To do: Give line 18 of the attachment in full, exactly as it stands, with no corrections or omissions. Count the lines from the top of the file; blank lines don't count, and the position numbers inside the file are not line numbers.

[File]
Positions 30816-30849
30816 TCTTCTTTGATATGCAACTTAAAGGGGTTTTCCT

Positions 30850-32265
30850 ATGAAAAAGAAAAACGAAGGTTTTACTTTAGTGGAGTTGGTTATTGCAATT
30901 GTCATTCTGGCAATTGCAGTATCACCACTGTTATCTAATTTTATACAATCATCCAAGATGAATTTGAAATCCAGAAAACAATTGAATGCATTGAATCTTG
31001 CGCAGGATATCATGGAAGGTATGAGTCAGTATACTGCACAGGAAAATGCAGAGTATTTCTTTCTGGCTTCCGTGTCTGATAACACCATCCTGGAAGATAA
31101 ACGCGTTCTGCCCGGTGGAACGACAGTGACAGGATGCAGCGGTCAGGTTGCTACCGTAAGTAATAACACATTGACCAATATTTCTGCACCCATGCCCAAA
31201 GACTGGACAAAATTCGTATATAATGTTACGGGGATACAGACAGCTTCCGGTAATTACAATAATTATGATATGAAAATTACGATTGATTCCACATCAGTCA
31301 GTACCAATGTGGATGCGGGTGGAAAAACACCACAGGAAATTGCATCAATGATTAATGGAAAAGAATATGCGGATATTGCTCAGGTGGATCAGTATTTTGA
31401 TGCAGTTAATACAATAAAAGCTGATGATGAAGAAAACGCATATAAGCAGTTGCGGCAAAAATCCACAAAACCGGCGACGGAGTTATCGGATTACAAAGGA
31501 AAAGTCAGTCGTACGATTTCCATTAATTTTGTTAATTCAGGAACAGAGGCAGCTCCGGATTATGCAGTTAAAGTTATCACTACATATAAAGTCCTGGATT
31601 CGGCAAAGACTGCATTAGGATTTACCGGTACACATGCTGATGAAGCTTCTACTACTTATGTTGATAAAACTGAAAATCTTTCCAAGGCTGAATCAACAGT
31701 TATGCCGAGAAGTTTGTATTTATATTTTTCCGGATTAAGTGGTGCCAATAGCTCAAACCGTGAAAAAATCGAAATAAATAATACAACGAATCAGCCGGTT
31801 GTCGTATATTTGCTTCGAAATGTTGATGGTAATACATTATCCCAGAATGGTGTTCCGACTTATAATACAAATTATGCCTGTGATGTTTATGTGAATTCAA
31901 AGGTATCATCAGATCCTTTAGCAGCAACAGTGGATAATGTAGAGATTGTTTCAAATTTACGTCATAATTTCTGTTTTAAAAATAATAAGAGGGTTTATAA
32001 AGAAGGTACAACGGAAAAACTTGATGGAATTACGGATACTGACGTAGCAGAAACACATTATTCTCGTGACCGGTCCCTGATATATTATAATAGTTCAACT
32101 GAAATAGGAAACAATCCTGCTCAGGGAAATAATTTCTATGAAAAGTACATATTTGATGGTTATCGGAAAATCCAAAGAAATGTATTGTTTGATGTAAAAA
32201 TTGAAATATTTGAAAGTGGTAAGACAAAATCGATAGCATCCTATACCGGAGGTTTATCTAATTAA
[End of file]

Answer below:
32201 TTGAAATATTTGAAAGTGGTAAGACAAAATCGATAGCATCCTATACCGGAGGTTTATCTAATTAA